Samsung : Before it was a multinational conglomerate company, started out selling...

Samsung : Before it was a multinational conglomerate company, started out selling noodles

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The-headquarters-of-Sanghoes-in-Daegu-in-the-late-1930s-1Samsung, now a massive multinational conglomerate company which has a huge influence on South Korea’s economic development, politics, media and culture, started out as a humble noodle trading company.

 In 1938, Lee Byung-chull (1910–1987) born into a large landowning family, in the Uiryeong county moved to nearby Daegu city and founded Samsung Sanghoe Samsung started out as a small trading company with forty employees located in Su-dong (now Ingyo-dong). It dealt in locally-grown groceries and made noodles. The company prospered and Lee moved its head office to Seoul in 1947. When the Korean War broke out, he was forced to leave Seoul. He started a sugar refinery in Busan named Cheil Jedang. In 1954, Lee founded Cheil Mojik and built the plant in Chimsan-dong, Daegu. It was the largest woollen mill ever in the country.

Samsung diversified into many different areas. Lee sought to establish Samsung as an industry leader in a wide range of industries. Samsung moved into lines of business such as insurance, securities and retail. President Park Chung Hee placed great importance on industrialization. He focused his economic development strategy on a handful of large domestic conglomerates, protecting them from competition and assisting them financially.

In 1947, Cho Hong-jai, the Hyosung group’s founder, jointly invested in a new company called Samsung Mulsan Gongsa, or the Samsung Trading Corporation, with the Samsung’s founder Lee Byung-chull. The trading firm grew to become the present-day Samsung C&T Corporation. After a few years, Cho and Lee separated due to differences in management style. Cho wanted a 30 equity share of the company and Lee disagreed with his demands. Samsung Group was divided into Samsung Group and Hyosung Group, Hankook Tire and other businesses.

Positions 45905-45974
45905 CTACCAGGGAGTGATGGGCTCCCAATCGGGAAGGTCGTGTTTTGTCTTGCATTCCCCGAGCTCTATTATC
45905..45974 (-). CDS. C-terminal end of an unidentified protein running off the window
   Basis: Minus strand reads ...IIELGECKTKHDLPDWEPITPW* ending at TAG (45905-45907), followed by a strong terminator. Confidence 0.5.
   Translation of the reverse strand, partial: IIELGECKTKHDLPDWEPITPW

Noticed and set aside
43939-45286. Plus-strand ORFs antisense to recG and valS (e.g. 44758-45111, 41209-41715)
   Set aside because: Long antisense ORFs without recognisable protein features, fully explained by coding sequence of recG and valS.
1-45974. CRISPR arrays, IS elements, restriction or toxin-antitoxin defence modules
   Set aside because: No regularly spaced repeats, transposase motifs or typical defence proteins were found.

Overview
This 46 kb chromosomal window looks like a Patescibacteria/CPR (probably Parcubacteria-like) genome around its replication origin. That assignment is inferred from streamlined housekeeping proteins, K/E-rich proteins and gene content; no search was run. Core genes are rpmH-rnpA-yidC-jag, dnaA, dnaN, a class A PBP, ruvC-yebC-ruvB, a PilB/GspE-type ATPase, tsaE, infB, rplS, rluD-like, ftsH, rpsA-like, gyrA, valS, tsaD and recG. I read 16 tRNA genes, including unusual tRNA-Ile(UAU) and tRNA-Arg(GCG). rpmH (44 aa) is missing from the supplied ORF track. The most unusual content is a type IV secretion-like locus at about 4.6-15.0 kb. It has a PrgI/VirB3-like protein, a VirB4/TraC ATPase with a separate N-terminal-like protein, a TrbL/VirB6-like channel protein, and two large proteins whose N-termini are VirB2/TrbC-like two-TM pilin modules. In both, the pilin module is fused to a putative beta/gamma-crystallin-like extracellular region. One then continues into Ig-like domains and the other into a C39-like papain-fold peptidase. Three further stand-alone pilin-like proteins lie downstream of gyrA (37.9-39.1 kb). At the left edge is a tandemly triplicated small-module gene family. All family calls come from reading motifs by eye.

In the late 1960s, Samsung Group entered into the electronics industry. It formed several electronics-related divisions, such as Samsung Electronics Devices, Samsung Electro-Mechanics, Samsung Corning and Samsung Semiconductor & Telecommunications, and made the facility in Suwon. Its first product was a black-and-white television set.

In 1980, Samsung acquired the Gumi-based Hanguk Jeonja Tongsin and entered the telecommunications hardware industry. Its early products were switchboards. The facility was developed into the telephone and fax manufacturing systems and became the center of Samsung’s mobile phone manufacturing. They have produced over 800 million mobile phones to date.The company grouped them together under the name of Samsung Electronics in the 1980s.

Compared to other major Korean companies, Samsung survived the 1997 Asian financial crisis relatively unharmed. However, Samsung Motor was sold to Renault at a significant loss. As of 2010, Renault Samsung is 80.1 percent owned by Renault and 19.9 percent owned by Samsung. Additionally, Samsung manufactured a range of aircraft from the 1980s to the 1990s. An aircraft manufacturing company  was founded in 1999 as Korea Aerospace Industries (KAI), the result of merger between then three domestic major aerospace divisions of Samsung Aerospace, Daewoo Heavy Industries and Hyundai Space and Aircraft Company. However, Samsung still manufactures aircraft engines and gas turbines

In 2015, Samsung has been granted more U.S. patents than any other company – including IBM, Google, Sony, Microsoft and Apple. The company was granted  7,679 utility patents through Dec. 11.

In January 2016, Samsung announced it will be working with Microsoft to develop IoT devices based on Windows 10, where the companies will work together to develop products that will run on the platform, as well as integrate with other companies developing hardware and services on Microsoft’s OS. The future looks bright for Samsung.

Source : https://www.thevintagenews.com/2016/03/09/before-it-was-a-multinational-conglomerate-company-samsung-started-out-selling-noodles-2/